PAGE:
Family Fun in Nashville Tennessee
Most of the time, when people think of traveling or vacationing, they tend to think of far away spots in Europe, South Africa, or Central America. But there are so many interesting corners to explore within the United States. One of these interesting places is the iconic city of Nashville in the southeastern part of the country.In fact, Nashville has a lot of quality entertainment and fun for the entire family.
Parthenon at Centennial Park
The first place many travelers to Nashville see is the Parthenon at Centennial Park. In 1897, as part of the Tennessee Centennial Exposition, a full-scale replica of the original Greek Parthenon was built in Nashville. It was not meant to be a permanent structure, but it proved both costly to tear down and popular with the locals. What’s even more amazing is that this Parthenon, unlike the original, has a recreated Athena Parthenos statue as its focus. The Parthenon is an art museum with paintings from many 19th and 20th century American artists, and it frequently hosts exhibitions.
Another lovely place to visit is the Nashville Zoo. The zoo was originally a historic plantation farmhouse owned by the Croft family. The two daughters, Margaret and Elise, left the house and family farm at Grassmere in the hands of the city when they passed away. They requested for the house to be turned into a nature center. With their wish granted, the city decided to expand the nature center into a zoo, officially opened in 2001. The zoo is famous for being the largest community-built playground in the U.S, spreading 66,000 square feet. At this zoo, children can explore a 35ft. Tall treehouse along with super slides, incredible swings, and a giant snake tunnel. The zoo also has many activities and events to help children learn more about their resident animals, during events such as National Veterinary Technician Week.
Adventure Science Center
After the zoo, travelers can visit the Adventure Science Center. The Center is an independent, nonprofit institution with the goal of kindling curiosity and motivating the lifelong discovery of science. Established in 1944 by John Ripley Forbes, his ultimate vision was to create opportunities for children to grow and learn in a fun and exciting way. What is awesome about this center is that it has 175 hands-on exhibits focused on such topics as biology, physics, and earth science. Also, there are daily scientific demonstrations and plenty of workshops, activities, and lectures for children to attend.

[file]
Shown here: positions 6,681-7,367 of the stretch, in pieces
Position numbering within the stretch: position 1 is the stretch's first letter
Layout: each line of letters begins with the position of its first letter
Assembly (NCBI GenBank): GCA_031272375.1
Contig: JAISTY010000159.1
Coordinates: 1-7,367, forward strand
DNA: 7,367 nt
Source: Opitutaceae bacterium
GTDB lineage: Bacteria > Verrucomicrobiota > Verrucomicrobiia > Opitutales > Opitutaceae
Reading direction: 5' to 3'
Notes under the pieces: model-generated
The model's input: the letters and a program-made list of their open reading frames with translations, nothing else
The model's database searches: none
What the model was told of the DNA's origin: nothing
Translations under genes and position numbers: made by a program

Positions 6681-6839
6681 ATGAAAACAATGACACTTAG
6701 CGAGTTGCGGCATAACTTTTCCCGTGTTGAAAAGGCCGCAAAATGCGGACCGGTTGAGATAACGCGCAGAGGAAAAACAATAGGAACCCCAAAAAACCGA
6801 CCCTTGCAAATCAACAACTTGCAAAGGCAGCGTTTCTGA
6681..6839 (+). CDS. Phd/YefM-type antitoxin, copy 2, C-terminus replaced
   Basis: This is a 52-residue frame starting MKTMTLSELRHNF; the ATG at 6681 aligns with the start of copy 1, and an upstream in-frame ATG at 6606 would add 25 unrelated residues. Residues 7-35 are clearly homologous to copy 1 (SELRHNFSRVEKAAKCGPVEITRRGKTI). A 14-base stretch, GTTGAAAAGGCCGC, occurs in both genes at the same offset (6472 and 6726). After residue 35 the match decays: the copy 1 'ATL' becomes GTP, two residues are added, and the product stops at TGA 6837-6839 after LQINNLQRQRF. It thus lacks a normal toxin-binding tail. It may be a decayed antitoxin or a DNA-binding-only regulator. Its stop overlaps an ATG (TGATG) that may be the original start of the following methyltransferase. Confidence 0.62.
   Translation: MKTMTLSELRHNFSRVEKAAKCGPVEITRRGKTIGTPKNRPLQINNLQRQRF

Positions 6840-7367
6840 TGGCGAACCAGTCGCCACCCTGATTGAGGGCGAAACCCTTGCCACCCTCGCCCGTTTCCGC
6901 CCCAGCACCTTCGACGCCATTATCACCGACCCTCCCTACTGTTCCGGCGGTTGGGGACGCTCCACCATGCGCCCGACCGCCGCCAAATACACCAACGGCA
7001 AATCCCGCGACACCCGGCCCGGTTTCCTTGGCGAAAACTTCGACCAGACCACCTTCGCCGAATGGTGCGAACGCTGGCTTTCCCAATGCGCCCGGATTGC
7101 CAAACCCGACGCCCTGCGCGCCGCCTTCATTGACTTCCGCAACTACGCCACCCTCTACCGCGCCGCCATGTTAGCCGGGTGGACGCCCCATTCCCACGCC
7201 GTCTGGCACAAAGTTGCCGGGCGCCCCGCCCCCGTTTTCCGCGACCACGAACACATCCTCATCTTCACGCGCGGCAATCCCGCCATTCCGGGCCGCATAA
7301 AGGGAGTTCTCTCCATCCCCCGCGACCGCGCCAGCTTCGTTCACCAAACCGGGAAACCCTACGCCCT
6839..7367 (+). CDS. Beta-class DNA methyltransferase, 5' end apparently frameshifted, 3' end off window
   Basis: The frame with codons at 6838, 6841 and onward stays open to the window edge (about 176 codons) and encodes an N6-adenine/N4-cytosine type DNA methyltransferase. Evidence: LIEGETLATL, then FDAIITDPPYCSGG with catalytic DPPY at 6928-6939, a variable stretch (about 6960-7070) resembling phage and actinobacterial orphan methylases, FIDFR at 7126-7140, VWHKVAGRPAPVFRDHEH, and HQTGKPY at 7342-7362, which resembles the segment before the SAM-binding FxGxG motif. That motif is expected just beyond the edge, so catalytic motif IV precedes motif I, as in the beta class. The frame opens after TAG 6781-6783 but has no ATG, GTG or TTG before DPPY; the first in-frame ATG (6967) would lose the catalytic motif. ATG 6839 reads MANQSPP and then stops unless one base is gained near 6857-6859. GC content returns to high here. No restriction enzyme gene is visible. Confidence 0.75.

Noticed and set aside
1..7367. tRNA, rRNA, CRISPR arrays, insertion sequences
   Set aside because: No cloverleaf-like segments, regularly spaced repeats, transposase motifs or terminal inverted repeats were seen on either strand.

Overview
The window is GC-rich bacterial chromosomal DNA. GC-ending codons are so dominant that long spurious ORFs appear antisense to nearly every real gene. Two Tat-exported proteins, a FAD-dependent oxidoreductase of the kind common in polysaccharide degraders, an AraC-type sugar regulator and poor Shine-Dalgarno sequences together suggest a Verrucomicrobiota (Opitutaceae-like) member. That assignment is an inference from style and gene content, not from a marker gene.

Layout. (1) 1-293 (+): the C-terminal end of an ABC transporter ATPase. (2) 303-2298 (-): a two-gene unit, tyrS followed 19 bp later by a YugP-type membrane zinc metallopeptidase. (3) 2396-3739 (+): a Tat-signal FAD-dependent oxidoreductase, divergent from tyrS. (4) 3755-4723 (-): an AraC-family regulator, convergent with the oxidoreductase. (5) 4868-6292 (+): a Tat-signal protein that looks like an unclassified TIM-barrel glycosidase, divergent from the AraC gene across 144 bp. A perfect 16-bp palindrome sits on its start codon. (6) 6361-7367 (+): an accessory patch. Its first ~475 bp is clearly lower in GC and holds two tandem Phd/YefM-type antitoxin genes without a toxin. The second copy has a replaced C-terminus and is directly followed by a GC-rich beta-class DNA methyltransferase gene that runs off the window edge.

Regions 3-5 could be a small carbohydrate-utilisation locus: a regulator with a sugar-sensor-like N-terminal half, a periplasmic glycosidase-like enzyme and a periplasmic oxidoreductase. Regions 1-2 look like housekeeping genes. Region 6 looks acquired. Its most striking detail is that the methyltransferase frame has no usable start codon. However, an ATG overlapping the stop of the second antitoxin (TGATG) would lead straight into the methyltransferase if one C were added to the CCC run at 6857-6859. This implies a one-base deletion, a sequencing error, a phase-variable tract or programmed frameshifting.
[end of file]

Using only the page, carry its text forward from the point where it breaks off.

The science center has a few permanent exhibits. One of these is the Adventure Tower, which is entirely interactive and incorporates the museums six scientific concepts: Earth science, sound/light, air/space, health/energy, and creative innovation. There is also the BodyQuest exhibit that will take visitors on a journey through a day in the life of the human body.
Ford Ice Center
After the museum, travelers can head over to the Ford Ice Center for some ice skating. The Ford Ice Center is open daily and allows you to rent hockey gear and figure skates. The center has fun music and light shows for people to skate to, and beginners can sign up for lessons. Guests who get too cold or don’t want to skate can go to the upstairs viewing area while they wait.
Those interested in history should drive over to the Cannonsburgh Village. At the village, guests can walk through a representation of Tennessee life from 1830-1930. Visitors can see the old schoolhouse, University, and still working blacksmith’s shop. There’s also a wedding chapel that’s available to rent for modern day weddings.
Performers walk around Cannonsburgh Village daily and show visitors how people lived and worked back in the 19th and 20th century. Visitors can take either a self-guided tour for free or pay for a guided tour. The site also offers guided school tours in the early parts of the day which run for about a half hour each time. Families should check out the Visitor’s Center for souvenirs before leaving.
Nashville offers many surprising activities and events for travelers. Families looking for music, food, history, and fun in a safe, kid friendly environment should definitely visit. There’s something for everyone in this great American city.
Autism Travel Tips:
- Temperature sensitive children might not enjoy the cold of the Ford Ice Center for extended periods of time. As mentioned above, there is an upstairs viewing area for those who want to get out of the cold.
- Energetic kids will love the Nashville Zoo community playground. A visit to this playground is an excellent way for kids to release a lot of pent-up energy.
- When visiting outdoors areas such as the Cannonsburgh Village or Nashville Zoo, make sure everyone wears weather appropriate clothing and comfortable, closed-toe shoes. Bring a water bottle if you are visiting in the hotter months, as Nashville summers can get hot and humid.